Music lessons for children boost 'executive brain function' throughout adult life

Study measured brain activity in regions of brain associated with ability to process information, solve problems and regulate behaviour using fMRI scans

A new study has suggested that children who receive regular music lessons display increased brain function through the rest of their adult life.

Research published in the journal PLOS One found that children who had received private music lessons for at least two years showed increased activity in the areas of the brain associated with executive function – the cognitive processes that enable people to process and retain information, solve problems and regulate their behaviour.

“Since executive functioning is a strong predictor of academic achievement, even more than IQ, we think our findings have strong educational implications," said senior study investigator Nadine Gaab, PhD, of the Laboratories of Cognitive Neuroscience at Boston Children's Hospital, in a press release.

"While many schools are cutting music programs and spending more and more time on test preparation, our findings suggest that musical training may actually help to set up children for a better academic future."

Previous studies on the effects of musical education at a young age have shown similar results, with a study published in November 2013 showing that adults who played instruments as children (but had not played in decades) who faster brain responses to speech sounds.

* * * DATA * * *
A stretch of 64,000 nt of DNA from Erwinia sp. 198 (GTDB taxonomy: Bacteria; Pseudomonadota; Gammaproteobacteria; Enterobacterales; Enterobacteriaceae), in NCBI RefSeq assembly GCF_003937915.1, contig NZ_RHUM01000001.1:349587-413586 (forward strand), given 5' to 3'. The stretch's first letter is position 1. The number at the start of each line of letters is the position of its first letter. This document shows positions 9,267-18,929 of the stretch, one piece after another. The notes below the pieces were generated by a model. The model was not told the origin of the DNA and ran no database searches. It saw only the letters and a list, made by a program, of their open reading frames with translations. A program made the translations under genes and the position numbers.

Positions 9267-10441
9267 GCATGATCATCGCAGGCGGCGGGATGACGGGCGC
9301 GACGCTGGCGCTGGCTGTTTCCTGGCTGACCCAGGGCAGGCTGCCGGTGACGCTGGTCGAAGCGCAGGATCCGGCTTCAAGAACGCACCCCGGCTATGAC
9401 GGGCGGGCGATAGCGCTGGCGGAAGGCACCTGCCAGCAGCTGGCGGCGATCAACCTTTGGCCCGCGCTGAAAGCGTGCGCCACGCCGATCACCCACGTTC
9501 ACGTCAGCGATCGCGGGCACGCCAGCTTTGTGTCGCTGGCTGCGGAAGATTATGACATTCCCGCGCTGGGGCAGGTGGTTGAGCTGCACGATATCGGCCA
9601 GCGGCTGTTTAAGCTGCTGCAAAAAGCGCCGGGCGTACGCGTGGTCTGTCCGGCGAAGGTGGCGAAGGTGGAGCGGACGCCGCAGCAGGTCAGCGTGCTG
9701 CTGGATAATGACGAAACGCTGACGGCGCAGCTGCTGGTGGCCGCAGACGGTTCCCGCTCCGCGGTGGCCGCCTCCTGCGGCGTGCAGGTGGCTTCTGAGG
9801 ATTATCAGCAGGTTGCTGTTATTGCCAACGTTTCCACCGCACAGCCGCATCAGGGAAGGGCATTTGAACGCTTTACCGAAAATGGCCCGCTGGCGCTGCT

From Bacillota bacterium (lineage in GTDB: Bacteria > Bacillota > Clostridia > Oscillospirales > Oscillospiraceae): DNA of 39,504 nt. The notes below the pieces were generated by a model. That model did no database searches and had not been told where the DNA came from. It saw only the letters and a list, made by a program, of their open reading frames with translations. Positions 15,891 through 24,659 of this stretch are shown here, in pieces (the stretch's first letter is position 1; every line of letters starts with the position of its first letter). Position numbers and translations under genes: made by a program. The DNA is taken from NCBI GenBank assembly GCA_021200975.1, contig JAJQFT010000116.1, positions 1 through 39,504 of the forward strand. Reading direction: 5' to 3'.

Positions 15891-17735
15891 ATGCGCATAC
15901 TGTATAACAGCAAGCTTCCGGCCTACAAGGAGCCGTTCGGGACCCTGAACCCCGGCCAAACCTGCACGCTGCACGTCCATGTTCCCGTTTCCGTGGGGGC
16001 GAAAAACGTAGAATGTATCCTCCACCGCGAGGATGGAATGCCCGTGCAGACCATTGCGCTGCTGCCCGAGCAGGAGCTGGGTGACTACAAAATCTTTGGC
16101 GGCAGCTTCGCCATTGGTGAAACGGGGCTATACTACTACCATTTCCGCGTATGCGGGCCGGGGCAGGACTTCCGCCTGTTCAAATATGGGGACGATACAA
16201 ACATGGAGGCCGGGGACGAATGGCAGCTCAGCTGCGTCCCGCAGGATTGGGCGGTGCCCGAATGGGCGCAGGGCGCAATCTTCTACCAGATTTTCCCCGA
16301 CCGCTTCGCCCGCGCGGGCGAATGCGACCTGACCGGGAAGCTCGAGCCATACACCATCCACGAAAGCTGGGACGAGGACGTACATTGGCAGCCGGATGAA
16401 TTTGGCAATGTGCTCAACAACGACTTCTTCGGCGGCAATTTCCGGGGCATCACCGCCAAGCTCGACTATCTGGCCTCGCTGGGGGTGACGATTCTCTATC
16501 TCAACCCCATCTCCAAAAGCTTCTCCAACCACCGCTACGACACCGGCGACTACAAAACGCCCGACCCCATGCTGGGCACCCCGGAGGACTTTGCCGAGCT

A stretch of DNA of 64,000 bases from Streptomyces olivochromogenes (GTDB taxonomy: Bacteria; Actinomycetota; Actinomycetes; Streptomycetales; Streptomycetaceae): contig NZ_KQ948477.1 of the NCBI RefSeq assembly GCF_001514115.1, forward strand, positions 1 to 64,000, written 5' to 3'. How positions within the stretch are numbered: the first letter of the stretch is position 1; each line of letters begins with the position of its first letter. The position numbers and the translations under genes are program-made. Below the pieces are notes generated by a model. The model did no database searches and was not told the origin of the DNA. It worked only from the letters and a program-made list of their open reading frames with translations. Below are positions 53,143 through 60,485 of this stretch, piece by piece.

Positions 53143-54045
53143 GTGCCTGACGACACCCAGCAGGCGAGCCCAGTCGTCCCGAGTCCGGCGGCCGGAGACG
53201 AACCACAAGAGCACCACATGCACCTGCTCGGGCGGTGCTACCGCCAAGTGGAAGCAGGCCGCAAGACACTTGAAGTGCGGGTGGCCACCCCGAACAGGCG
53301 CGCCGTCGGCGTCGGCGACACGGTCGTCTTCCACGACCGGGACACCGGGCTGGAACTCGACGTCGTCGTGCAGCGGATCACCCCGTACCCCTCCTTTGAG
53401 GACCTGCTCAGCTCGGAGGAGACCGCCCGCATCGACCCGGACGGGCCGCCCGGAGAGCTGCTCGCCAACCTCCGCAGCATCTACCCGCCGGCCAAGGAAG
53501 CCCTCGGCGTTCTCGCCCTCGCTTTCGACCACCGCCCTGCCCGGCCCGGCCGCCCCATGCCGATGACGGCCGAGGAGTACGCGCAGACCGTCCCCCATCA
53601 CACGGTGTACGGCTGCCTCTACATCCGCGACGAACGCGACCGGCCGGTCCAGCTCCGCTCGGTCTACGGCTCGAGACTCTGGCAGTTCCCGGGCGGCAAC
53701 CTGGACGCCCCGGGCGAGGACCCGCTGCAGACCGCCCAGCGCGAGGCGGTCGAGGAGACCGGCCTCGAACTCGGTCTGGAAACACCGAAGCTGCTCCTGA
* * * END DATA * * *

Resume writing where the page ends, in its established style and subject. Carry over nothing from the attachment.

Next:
This image shows functional MRI imaging during mental task switching: Panels A and B shows brain activation in musically trained and untrained children, respectively. Panel C shows brain areas that are more active in musically trained than musically untrained children

Research in September last year also found that individuals who played instruments were able to spot errors more quickly and accurately than non-musicians.

This most recent study compared 15 musically trained children aged 9 to 12 with a gcontrol group of 12 untrained children of the same age alongside two groups of adults divided into professional- and non-musicians.  

The researchers controlled for various demographic factors including parental education, job status and IQ and found that cognitive function (measured by a “battery of tests”) and brain activity (tested using functional MRI imaging) were improved for both adult and child musicisans.

"Our results may also have implications for children and adults who are struggling with executive functioning, such as children with ADHD or [the] elderly," said Gaab. "Future studies have to determine whether music may be utilized as a therapeutic intervention tools for these children and adults."

However, the researchers also noted that the link between musical training and executive brain functions may not be causative and that “children who study music may already have executive functioning abilities that somehow attract them to music and predispose them to stick with their lessons.”

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